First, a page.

Survey Maps Health Of Our Street Trees
By Sharon Cochran (1300 block of Emerald Street NE)
and Marc Borbely (536 13th St. NE)
You may have heard on the news that Betty Baker Casey has donated $50 million to save D.C. trees. Last year, a survey of all D.C. trees, and the condition of each tree, was conducted by volunteers for the Casey Trees Endowment Fund. A map has been created from the collected data.
According to the tree map found on the Casey Trees Web site, (http://www.caseytrees.org) the trees in the Corner Forum are about equally healthy to unhealthy in number. Hopefully the recent rain has improved the health of most of the unhealthy trees.
The map also indicated that we don't have any really large mature trees. An example of a mature tree can be seen at the southwest corner of 13th Street and Maryland Avenue.
We looked at the trees in the Corner Forum area...
Most of our trees are maple.
We have lost trees on Emerald Street since the survey was done. We have five empty tree boxes now, while there apparently were only two when the survey was done.
The 400 block of 13th Street appears to have the largest number of older trees, but they are not fully grown.
The 1300 block of E Street has a dozen recently planted trees.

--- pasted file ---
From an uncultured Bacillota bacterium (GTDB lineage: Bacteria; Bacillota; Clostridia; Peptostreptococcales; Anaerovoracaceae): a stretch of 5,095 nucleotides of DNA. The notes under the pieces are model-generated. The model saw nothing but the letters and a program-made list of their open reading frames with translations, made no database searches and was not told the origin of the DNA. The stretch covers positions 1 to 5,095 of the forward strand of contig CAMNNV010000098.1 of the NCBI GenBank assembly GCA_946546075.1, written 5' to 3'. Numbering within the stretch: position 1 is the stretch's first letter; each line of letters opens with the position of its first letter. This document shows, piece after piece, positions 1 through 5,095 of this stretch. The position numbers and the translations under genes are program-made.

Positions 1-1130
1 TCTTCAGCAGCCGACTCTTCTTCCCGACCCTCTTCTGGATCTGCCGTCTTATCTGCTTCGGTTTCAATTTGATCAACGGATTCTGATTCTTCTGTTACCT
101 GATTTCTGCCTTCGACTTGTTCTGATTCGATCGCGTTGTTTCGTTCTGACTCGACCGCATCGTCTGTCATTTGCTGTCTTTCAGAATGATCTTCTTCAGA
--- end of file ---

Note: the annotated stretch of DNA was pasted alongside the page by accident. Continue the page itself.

The 500 of 13th Street seems to have an equal number of older and new trees.
Duncan Place seems to have five empty spots, but it is difficult to tell for sure, because this street does not have formal tree boxes like the rest of the streets in the Corner Forum area.
At a community meeting at the Capital Children's Museum on June 18, Jim Lyons, the executive director of the Casey Trees Endowment Fund, said there are two main ways to plant new trees.
First, residents can request that the city's Urban Forestry Administration do the planting. To do this, call the mayor's call center at 727-1000. The city will fill orders on a first-come, first-served basis.
Second, residents can plant trees themselves. A permit from the city is required, though. Permits are available online, at http://www.ddot.dc.gov/ufa/index.shtm or by calling 465-6140. Within six weeks (or faster if there is a dead or unsound tree that needs to be removed), a city inspector will visit the site and assess the proposal.
Casey Trees will also be planting about 200 disease-resistant American elms throughout the city, but the organization is trying to plant them on streets that already contain those species, so our streets are unlikely to be chosen.
Another way to help work on the trees, together with the city's Urban Forestry Administration and Casey Trees, is to become a "Citizen Forester."
The D.C. Citizen Forester Program is the first urban forestry certificate training program in Washington and is sponsored by Casey Trees, the city, the National Arboretum and the University of District of Columbia.
There are two remaining training options this summer: 1) classroom work this Friday, 9 a.m. to 3 p.m. and field work either the same Friday afternoon or the morning of Saturday, July 19; or 2) classroom work the evenings of July 14 and 16 and field work the morning of July 19.
The classroom training is at Casey Trees 1425 K St. NW, 833-4010. §